Antigen production is dependent on inheritance 1. Le genes Required for the presence of Lea on RBC and saliva Le gene + H gene required for the presence of Leb on RBC Lea and Leb in saliva

2. Se genes Se gene and H gene- required for the presence of ABH antigens RBC and in saliva H gene without Se gene required for the presence of ABH antigens = RBC but not in saliva 3. Hh genes In the absence of H gene (hh) no ABH RBC and in saliva not contributory to H absence Le gene Produce enzyme -4-L-fucose

catalyzes transfer of fucose glucosamine where

Type I chain precursor substance in C4 of N-acetylglucosamine subterminal -4--fucosyl transferase transfer C appear in body fluids, secretions, red cells


Leb gene not required in production of Leb Ag because it is dependent on the inheritance of H gene and Le gene The presence of H gene and Lewis gene + addition of fucose at 4C of nacetylglucosamine result in active Leb structure because H gene transfer fucose at 2C of D galactose Appear in body fluid and secretion, RBC if youre a secretor Enzymes that could enhance the reactivity: 1. Papain 2. Trypsin 3. Bromelin 4. Ficin Occur frequently in the sera of pregnant women

Phenotype 1. Le (a- b+) Most common Secretors, LeABH ,Lea and Leb 2. Le (a+ b-) Non-secretor who inherit Le genes LeH and Leb 3. Le (a- b-) Non-secretors, never secrete Lea and Leb, but can secrete ABH if secretor gene is present/absent Glycoprotein Secretion Glycolipid RBC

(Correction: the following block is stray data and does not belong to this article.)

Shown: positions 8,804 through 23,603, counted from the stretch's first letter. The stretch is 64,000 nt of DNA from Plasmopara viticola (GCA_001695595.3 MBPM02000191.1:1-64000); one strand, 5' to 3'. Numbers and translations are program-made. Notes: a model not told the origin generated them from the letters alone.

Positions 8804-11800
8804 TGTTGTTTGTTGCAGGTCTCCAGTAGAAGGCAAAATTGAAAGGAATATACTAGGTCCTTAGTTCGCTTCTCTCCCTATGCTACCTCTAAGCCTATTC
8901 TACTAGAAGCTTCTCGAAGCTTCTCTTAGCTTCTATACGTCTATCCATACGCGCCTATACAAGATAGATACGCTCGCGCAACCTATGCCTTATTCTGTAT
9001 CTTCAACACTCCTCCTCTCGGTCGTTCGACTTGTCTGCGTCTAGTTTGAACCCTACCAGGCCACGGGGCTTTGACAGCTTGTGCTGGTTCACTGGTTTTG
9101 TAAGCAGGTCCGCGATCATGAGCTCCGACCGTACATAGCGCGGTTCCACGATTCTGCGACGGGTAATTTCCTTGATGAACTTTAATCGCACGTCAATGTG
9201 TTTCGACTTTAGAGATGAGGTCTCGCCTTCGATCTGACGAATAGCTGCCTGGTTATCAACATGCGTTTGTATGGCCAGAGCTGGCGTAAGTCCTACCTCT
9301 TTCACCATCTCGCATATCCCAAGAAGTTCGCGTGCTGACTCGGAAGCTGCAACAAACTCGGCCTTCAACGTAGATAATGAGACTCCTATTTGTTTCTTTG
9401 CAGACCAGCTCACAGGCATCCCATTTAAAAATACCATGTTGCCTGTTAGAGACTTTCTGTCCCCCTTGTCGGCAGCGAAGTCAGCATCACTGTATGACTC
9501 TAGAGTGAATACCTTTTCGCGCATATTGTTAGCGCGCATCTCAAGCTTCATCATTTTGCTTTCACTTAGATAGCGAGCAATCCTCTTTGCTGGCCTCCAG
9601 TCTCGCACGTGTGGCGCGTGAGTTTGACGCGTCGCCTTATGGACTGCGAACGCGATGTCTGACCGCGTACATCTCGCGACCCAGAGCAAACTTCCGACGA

H Precursor Substance Le Lea PS Hh

Se sese

Le (a-b+) Le (a+b-) Le (a+b-) Le (a+b-)

Se sese

Type 1 chain Le (a-b-) Le (a-b-) Le (a-b-) Le (a-b-)

Le (non-secretor)


Se sese


Se sese

BLOOD GROUP SUSBSTANCES Genes H, Se, A, Le H, Se, OO, Le H, Se, A, Lele H, sese, A, Le hh, Se, A, Le M Secretions H, A, Lea, Leb H, Lea, Leb H, A Lea Lea Oh Erythrocytes H, A, Leb H, Lea, Leb H, A H, A, Lea Lea

Le Ab IgM (naturally occurring) Capable of bunding complement Enhance by enzymes Le substances in secretion can neutralize Le Ab Encountered in pregnant women Not considered significant in transfusion medicine MNSs BLOOD ROUP SYSTEM MNSs Have glycoprotein at chromosome 4 Well developed at birth Removed/destroyed by penetrating RBC with enzymes Anti-M and Anti-N (1927) K. Landsteiner and Levine S 1947 Walsh and Montgomery s 1951 U 1953 Weiner Ab of high frequency Means universal

Amino acids MN glycine serine

Found in glycoprotein A (shallow glycoprotein)

M 5, 4, 3, 2, 1 N 5, 4, 3, 2, 1

Glutamic Acid S,s,U Glycoprotein B, S,s shallow glycoprotein Differ in 2 aa at position 1 and position 5 M,N Phenotype M+NM+NM-N+ Genotype MM MN NN


Ss Phenotype S+sS+s+ S-s+ S-s-U-

Genotype SS Ss Ss SuSu

Naturally occurring (IgM) Cold reactive Saline agglutinins Dont bind complement Dont react with enzyme treated cells React best at pH 6.5 Rarely cause HDN and HTR

Present in multiparous women Not clinically significant unless they react at 37C Demonstrate dosage Anti-N Naturally occurring (IgM) Cold reactive Saline agglutinins Dont bind complement Found in patient with renal failure undergoing dialysis treatment Doesnt cause HDN and HTR Anti-U Rare IgG React within AHG test Enhance with enzyme treatment Implicated in HTR and HDN Anti-S; Anti-s Implicated in HTR and HDN IgG react at 37C and the AHG phase or bind complement, reactive at 37C May or may not enhance by enzyme M lectins Japanese turnip Ibares amara Ibares umbellate Ibares semserinens Maclura amantiaea (made from asage orange) N lectins Bauhinia vareigata Bauhinia purpura Bauhinia candicans Bauhinia bionatiana Vicia graminea